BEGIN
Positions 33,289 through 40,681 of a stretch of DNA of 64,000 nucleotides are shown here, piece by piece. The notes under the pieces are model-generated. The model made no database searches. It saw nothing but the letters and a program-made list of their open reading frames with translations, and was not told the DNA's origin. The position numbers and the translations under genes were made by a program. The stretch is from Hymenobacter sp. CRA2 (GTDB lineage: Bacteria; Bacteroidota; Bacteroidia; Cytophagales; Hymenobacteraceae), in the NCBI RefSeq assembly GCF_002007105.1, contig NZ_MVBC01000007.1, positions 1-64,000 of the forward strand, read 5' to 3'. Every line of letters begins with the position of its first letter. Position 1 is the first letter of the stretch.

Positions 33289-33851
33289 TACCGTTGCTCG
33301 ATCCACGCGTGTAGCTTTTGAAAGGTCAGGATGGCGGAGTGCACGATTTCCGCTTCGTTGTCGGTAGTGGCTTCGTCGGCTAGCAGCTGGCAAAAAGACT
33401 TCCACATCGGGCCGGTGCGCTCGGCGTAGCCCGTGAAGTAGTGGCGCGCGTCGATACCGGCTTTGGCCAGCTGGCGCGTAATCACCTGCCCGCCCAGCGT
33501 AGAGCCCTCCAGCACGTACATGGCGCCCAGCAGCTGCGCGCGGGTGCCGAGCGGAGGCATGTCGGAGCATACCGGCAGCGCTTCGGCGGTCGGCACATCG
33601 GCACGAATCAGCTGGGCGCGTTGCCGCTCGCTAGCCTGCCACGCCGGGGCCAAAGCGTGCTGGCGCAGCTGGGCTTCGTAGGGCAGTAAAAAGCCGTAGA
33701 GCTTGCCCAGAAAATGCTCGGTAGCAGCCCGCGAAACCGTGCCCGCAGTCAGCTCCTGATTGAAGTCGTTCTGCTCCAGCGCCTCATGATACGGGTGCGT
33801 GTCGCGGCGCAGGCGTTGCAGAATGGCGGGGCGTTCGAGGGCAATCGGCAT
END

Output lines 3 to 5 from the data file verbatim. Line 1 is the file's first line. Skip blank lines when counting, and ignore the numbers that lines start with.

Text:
33289 TACCGTTGCTCG
33301 ATCCACGCGTGTAGCTTTTGAAAGGTCAGGATGGCGGAGTGCACGATTTCCGCTTCGTTGTCGGTAGTGGCTTCGTCGGCTAGCAGCTGGCAAAAAGACT
33401 TCCACATCGGGCCGGTGCGCTCGGCGTAGCCCGTGAAGTAGTGGCGCGCGTCGATACCGGCTTTGGCCAGCTGGCGCGTAATCACCTGCCCGCCCAGCGT